Machine Applique


I don't do a lot of machine applique. I'm a lover of hand applique but in consideration of all the quilts I'd like to make before my quilting days are over, I've done a fair amount of research on the topic, taken a few classes and tried quite a bit of what I learned. Machine applique definitely has it's place and I think everyone should have some knowledge of it in your list of quilting skills. When sewing machines became available for home use in the mid 1800s, you were "quilte the quilter" if your quilt showed machine stitching. I'm not a big fan of raw edge machine applique so the technique I've used most is what I'll describe here.

Freezer Paper / Starch Applique -

  • Trace your applique shape on the freezer paper and cut out on the drawn line. Iron on reverse side of your fabric.
  • Cut out adding almost a 1/4" seam allowance all around the shape to turn under.
  • I use spray starch and spray into a small dish. With a paintbrush paint the starch round the edge of the applique in the seam allowance beyond the freezer paper.
  • Iron the edge of the fabric over the edge of the freezer paper.
  • When dry you can take out the paper and there you have your applique ready.
  • Thread: For invisible stitching, I use a .004 nylon monofilament thread. YLI, which comes in clear and smoke is my favorite. Otherwise, a 50 wt. cotton thread in a matching color will be just fine.

YLI Clear & Smoke Thread

  • Needle: I usually use a 70/10 universal needle for this type of applique but you should test the thread in your machine and adjust the needle size as needed for your machine and the thread you've chosen.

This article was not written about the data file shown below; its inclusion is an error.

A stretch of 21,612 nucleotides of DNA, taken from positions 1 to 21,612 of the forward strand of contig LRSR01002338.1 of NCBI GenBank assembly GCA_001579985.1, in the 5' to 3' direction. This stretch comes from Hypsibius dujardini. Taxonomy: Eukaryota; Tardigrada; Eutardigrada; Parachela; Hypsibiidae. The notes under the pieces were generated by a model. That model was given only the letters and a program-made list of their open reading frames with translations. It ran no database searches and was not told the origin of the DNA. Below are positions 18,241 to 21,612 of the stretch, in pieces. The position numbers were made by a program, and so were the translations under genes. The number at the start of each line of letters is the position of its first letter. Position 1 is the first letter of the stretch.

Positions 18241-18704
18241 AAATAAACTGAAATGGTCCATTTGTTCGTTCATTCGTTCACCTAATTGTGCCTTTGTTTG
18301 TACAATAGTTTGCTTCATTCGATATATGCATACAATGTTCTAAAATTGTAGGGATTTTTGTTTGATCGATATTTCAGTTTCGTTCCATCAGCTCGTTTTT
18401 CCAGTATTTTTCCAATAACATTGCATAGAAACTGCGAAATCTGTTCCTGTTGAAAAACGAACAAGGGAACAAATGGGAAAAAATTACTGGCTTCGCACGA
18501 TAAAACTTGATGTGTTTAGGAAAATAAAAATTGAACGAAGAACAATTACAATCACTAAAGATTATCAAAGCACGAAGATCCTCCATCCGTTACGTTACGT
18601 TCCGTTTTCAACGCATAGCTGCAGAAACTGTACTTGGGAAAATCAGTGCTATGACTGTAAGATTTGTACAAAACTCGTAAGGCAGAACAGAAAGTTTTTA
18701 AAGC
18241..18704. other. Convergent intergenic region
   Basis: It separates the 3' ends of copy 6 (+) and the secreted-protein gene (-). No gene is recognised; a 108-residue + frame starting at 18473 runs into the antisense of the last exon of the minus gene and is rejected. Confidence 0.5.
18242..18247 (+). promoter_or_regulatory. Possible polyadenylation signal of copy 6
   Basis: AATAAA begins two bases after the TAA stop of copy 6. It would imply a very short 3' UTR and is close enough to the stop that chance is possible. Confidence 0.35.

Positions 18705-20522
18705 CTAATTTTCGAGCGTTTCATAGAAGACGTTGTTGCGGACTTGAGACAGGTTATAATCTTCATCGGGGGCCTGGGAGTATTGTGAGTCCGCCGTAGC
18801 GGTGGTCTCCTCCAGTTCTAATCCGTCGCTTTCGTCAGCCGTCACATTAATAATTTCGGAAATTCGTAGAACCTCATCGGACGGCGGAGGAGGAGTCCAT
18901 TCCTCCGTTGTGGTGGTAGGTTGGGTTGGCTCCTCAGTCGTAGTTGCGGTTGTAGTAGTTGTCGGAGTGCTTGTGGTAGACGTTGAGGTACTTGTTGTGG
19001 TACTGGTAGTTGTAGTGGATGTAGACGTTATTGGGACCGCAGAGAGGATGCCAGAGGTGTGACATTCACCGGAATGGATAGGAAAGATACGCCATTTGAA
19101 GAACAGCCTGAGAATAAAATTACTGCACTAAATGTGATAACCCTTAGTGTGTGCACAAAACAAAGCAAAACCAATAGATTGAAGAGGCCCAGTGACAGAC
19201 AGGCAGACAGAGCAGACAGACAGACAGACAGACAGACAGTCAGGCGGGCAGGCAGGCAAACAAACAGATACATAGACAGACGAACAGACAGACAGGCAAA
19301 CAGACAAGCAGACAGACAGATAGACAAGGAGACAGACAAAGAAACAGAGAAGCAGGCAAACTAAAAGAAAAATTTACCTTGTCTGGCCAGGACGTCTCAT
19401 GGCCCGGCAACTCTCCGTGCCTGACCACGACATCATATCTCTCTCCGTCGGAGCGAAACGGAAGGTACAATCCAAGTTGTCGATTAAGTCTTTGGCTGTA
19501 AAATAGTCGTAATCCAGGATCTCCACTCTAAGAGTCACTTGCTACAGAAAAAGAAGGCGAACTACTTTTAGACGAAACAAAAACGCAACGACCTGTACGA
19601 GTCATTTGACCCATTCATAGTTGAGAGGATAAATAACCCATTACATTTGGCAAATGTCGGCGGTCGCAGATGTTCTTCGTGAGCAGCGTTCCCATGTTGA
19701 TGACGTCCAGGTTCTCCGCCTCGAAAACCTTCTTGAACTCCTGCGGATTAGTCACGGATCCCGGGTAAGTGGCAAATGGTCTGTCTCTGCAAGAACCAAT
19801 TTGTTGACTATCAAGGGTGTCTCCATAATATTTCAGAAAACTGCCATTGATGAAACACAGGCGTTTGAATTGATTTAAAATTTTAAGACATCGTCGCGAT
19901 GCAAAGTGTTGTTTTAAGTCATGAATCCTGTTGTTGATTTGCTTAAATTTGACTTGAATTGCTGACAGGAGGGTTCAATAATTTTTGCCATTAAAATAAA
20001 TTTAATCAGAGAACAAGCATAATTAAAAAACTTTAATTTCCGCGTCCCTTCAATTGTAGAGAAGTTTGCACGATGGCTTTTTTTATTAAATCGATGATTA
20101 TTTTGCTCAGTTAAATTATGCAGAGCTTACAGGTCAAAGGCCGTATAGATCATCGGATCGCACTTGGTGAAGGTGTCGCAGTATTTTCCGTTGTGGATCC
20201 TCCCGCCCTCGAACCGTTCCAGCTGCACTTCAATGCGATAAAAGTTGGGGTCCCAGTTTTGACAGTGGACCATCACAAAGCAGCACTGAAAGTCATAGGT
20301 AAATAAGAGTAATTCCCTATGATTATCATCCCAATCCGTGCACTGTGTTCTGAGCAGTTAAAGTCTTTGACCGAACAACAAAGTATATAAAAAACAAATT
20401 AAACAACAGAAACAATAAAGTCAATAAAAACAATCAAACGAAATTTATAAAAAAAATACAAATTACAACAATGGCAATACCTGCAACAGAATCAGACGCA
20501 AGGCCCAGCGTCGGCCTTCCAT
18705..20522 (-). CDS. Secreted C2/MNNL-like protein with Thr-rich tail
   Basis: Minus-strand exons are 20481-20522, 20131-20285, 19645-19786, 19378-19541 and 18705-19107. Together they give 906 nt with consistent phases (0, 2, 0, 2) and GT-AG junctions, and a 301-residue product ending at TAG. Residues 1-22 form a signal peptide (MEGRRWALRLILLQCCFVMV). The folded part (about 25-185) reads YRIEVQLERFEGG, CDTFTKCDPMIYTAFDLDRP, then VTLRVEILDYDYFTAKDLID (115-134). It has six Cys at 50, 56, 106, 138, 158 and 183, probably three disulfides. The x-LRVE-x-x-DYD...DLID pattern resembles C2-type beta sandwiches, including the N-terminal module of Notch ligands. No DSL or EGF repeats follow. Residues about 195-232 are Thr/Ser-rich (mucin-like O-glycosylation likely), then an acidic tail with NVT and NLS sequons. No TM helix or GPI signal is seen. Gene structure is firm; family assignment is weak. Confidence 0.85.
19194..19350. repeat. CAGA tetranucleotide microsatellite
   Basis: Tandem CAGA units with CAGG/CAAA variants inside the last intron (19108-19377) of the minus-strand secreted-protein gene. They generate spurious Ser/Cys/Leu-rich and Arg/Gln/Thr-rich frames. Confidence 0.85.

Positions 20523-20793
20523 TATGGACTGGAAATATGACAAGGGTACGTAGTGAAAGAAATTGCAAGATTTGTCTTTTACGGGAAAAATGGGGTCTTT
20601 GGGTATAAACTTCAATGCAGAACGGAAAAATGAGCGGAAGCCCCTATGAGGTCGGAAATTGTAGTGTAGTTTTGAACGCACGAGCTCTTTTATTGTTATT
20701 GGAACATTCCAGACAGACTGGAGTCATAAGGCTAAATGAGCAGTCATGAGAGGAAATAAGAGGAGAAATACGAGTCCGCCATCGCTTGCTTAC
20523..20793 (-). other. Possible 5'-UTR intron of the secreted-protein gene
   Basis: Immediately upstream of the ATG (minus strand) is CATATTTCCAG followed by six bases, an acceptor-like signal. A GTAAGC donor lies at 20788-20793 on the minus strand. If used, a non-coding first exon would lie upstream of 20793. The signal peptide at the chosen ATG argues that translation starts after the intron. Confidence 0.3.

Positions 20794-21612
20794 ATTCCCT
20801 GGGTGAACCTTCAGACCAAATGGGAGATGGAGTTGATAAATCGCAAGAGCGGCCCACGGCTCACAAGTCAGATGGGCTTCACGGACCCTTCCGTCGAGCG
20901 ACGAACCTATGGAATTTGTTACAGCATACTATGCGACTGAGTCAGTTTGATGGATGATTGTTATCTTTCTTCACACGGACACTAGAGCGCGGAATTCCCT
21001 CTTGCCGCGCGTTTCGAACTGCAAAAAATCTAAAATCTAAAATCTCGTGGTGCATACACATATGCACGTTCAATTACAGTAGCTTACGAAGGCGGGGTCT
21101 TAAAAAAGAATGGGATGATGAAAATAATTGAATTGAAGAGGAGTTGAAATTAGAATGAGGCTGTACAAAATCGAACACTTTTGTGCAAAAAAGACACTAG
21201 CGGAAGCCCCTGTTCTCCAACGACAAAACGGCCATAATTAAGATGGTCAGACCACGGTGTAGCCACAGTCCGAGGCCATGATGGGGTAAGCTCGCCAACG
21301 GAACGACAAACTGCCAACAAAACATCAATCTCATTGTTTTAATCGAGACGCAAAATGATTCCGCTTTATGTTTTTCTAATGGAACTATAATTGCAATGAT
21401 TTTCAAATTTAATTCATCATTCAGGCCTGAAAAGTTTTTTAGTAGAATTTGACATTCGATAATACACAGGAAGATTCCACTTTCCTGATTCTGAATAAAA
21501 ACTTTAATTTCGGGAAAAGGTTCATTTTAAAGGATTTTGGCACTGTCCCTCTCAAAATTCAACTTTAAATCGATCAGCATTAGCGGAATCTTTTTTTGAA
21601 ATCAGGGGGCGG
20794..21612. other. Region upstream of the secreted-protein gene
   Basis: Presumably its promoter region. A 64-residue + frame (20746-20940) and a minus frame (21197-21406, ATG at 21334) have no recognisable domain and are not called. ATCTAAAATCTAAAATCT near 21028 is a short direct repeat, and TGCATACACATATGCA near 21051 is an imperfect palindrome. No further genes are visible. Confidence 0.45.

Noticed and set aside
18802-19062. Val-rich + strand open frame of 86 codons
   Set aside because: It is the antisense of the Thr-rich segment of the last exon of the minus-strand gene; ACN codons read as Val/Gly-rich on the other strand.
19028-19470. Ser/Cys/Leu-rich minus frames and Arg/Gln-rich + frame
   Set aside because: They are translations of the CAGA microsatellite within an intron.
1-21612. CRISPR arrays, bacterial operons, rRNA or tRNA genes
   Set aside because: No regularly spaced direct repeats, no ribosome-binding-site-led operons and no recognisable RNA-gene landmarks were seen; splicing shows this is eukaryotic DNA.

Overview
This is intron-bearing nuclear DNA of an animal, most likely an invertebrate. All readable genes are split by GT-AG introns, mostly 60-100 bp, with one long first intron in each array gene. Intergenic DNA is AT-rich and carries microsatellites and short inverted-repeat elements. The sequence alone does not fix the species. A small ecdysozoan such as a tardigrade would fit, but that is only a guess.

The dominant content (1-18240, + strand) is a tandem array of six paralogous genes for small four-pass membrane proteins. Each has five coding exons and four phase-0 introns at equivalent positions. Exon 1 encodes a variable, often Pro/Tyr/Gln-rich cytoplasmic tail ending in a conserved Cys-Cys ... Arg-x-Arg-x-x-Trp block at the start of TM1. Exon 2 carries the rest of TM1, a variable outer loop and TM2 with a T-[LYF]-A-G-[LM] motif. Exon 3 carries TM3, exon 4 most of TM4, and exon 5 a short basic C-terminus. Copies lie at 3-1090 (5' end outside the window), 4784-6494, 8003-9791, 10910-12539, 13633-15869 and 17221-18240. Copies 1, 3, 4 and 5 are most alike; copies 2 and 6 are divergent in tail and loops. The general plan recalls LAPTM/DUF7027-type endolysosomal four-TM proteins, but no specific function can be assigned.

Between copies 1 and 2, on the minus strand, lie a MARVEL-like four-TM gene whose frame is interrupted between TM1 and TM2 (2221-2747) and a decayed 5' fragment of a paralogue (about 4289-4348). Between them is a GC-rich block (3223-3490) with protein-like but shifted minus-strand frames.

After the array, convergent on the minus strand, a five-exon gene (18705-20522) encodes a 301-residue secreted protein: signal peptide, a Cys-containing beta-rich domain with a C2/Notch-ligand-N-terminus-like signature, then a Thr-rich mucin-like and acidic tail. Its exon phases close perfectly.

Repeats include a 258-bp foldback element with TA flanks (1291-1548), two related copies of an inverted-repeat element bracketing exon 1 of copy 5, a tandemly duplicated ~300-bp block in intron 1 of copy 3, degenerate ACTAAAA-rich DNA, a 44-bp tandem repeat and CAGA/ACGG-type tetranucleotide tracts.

• If your machine has an open-toe embroidery foot now's the time to try it. It allows a good view of the stitching as you sew. There are generic feet available for most sewing machines so you should be able to find one that works for you.
  • Check your machine manual for a stitch that give you 3 to 5 straight stitches followed by a zigzag stitch. It may be called a blind hem or an overlock stitch and will look something like this. _ _ _^_ _ _^ _
  • You'll want to have a practice piece the first time you set up this stitch combination. Once you have it the way you like, make note of it in a journal or in your machine manual because if you're like me in a couple of weeks you might not remember your machine settings.
  • The stitch width should be just wide enough to catch a couple of threads of the applique patch and short enough to leave about 1/8" between zigzags. If you have the invisible applique stitch on your machine it may be set up like this or you may need to manually override the preset stitch measurements and save the new settings as one of your favorite stitches
  • .

  • You want to stitch in the background fabric next to the patch with the zipzag going over and just grabbing your applique piece. The goal is to keep your straight stitches in the background and your zigzag going over to the applique piece.
  • It's best to make sure you have a zigzag at any corner. If you see one coming and don't think the zigzag where fall where you want it, you can usually hold the fabric back a little with your hands to make the stitch where you'd like.
    • I've given you just the basic information here. Invest in a great book or take a class at your local quilt shop on invisible machine applique. One of my favorite instructors has written a great book on the subject. Here's a link to her online store where you can purchase - Machine Applique: A Sampler of Techniques by Sue Nickels.

      Machine Applique - Sue Nickels


      • If you've run out of your usual stabilizer for machine applique, you can use a paper coffee filter. Press it flat, it's acid-free so it worn't hurt your fabric and easy to tear away.
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